Some of my favorite things: The interpretations of sea life by old mariners, and the legends they wrought.
The walrus was once known as the Morse, and the Sea Horse. They’re massive beasts; the males can be nearly two tons and highly aggressive during mating season. Only the orca and polar bear dare attack it, and even those predators would rather find a less dangerous meal.
In Canada, it’s estimated that almost 50% of polar bear attacks on walruses end in the death or serious injury of the polar bear - they are a food of desperation, and the (rare) opportunity when there’s an injured or young walrus separated from the herd.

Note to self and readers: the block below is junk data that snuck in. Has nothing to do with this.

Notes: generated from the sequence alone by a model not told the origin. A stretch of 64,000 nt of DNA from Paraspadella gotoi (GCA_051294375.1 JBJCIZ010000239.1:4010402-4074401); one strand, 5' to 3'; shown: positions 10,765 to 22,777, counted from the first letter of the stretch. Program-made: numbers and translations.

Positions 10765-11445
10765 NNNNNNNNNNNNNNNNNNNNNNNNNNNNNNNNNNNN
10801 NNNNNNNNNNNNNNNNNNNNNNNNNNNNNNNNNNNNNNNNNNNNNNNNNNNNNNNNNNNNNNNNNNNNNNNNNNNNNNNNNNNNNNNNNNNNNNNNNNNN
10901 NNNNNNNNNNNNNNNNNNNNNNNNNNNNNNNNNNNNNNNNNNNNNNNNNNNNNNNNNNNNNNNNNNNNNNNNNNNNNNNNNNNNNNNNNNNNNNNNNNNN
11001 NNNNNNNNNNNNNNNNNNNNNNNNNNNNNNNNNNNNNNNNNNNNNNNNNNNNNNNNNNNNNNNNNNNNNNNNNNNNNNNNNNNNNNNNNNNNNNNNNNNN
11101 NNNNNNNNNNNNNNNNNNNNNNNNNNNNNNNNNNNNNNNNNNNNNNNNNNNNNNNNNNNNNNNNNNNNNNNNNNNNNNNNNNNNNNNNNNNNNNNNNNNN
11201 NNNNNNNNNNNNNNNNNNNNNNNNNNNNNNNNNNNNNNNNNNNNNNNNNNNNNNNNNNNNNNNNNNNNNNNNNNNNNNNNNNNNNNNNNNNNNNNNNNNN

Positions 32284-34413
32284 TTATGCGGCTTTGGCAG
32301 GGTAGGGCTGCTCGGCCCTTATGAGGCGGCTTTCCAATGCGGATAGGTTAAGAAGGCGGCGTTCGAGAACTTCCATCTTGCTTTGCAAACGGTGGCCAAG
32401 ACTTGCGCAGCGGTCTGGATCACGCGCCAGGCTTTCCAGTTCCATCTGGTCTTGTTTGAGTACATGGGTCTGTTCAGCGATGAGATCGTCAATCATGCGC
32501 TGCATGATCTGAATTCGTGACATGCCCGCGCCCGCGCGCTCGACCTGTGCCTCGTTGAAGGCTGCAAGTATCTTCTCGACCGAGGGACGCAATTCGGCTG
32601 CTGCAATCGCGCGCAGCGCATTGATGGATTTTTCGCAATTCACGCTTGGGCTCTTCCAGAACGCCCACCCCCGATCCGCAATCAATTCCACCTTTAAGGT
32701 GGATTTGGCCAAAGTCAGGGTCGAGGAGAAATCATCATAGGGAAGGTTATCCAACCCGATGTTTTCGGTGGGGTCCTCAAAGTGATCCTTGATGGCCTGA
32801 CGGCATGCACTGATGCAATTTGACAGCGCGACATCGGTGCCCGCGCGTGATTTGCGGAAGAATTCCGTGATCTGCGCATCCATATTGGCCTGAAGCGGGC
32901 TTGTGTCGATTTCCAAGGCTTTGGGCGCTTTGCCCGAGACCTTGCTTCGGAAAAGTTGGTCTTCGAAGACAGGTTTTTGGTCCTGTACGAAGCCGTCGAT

Legend and mythology of the Laplanders and Inuit often features the prized animal. The tusks and bones of the caught walruses were carved into beautiful designs, and the oosiks (baculum/penis bones) were given to newly-married couples as gifts to bless them with fertility.
“The time has come,” the Walrus
“To talk of many things:
of shoes - and ships - and
Of cabbages — and kings -
And why the sea is boiling hot —
And whether pigs have wings.”
-Through the Looking-Glass by Lewis Carroll
Walrus interpretations from Proceedings of the General Meeting of the General Meetings for Scientific Business of the Zoological Society of London. 1921.